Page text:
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Changes in routine can be traumatic for your dog. A family vacation; a change in your work schedule or relocation for a new job; an impending storm; or even repairmen visits can create havoc to the safety and security of a dog’s home environment. Subtle, as well as significant changes can lead to new or unwanted behaviors, like chewing, howling, defecating, and urinating in your home, as well as pacing or trying to get loose from your yard. If these actions are added with panic or signs of stress or depression, your dog could be suffering from separation anxiety.
The first action you should take is to consult with your veterinarian to rule out any medical problems. Keeping a record of these behaviors can give your veterinarian thorough information in examining your dog, as well as a plan of action for a direction to follow for the best care that can be offered.
If the result is that your dog is suffering from separation anxiety, the goal lies within resolving the underlying issue and help to tolerate times left alone. Here are some tips in helping your dog through separation anxiety:
1. Offer calming treats prior to stressful situations. There are many brands with all natural ingredients that can be found at local pet stores, natural food stores, and pet supply warehouses that contain such ingredients as lavender and chamomile. A treat-dispensing toy may give them something else to focus on and alleviate anxiety.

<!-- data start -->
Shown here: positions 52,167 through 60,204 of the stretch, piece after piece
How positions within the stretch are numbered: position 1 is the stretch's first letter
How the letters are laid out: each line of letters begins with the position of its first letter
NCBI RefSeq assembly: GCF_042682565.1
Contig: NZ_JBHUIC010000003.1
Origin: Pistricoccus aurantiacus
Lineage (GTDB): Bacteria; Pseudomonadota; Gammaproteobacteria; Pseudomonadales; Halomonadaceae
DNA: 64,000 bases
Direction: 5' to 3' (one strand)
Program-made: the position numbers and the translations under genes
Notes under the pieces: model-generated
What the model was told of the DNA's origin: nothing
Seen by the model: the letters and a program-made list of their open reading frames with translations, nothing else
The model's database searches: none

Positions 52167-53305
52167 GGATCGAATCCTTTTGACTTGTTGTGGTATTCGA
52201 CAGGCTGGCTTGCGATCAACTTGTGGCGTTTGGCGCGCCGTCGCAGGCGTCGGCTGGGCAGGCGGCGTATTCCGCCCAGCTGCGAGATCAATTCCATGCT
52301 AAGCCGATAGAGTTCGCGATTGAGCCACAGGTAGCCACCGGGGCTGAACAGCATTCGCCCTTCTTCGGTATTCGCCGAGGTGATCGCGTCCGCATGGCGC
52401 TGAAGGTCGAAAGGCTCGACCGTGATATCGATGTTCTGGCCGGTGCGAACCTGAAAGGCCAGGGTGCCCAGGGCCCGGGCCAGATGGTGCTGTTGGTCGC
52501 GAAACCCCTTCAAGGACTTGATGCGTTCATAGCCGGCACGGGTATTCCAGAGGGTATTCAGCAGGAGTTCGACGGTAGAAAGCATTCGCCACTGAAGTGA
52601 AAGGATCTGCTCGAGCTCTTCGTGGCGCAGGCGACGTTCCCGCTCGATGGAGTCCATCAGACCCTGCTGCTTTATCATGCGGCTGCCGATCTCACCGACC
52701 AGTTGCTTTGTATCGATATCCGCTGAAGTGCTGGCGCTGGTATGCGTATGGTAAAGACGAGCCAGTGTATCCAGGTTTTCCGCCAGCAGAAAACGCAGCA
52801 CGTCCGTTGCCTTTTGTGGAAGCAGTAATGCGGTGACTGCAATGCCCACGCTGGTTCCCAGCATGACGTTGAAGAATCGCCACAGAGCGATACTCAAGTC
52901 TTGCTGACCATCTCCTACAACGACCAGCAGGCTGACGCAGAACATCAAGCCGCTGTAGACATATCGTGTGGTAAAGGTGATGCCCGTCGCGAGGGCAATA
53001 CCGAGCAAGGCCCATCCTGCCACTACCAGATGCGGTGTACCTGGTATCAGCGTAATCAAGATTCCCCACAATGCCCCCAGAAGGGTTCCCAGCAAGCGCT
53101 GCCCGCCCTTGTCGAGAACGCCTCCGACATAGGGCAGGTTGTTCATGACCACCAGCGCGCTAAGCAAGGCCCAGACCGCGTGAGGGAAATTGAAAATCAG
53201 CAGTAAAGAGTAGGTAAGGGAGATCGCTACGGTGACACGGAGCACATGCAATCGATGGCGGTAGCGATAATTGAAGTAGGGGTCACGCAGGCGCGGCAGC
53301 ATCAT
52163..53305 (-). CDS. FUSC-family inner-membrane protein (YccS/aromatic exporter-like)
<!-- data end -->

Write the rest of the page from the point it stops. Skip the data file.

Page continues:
2. Calming collars, shampoos, and air sprays or dispensers contain natural ingredients and can be an inexpensive, effective tool on their own or in combination with calming treats. The effects of these items can last from hours to up to a month, depending on which item is purchased and many come with money-back guarantees.
3. Providing multiple times a day for exercise, play, or a “dog-designated” job or chore can provide mental and physical stimulation and eliminate excess energy that adds to their separation anxiety during their time alone.
4. Teach your dog that just because you pick up your car keys or put your coat on, does not mean that you are leaving. Put your coat on and hold your keys while you sit at the table or in front of the computer or television.
5. Taking small steps in your process of overcoming separation anxiety will not be as overwhelming with stimulation to your dog.
6. The whole family must be involved and proactively regimented in the way the desensitization process is handled within the home to be effective.
7. Interactions with your dog should be conducted in a calm manner. Greetings and departures should be done with a basic word of “hello” or “goodbye”, a pat on the head and then depart. Extra attention should be avoided until the dog’s disposition becomes calm and relaxed.
Remember, tough love is not effective. Do not punish or reprimand your dog if he, or she, does not conquer their fears quickly. Their behaviors may increase or become worse than originally experienced. Patience is your greatest key in success for alleviating separation anxiety.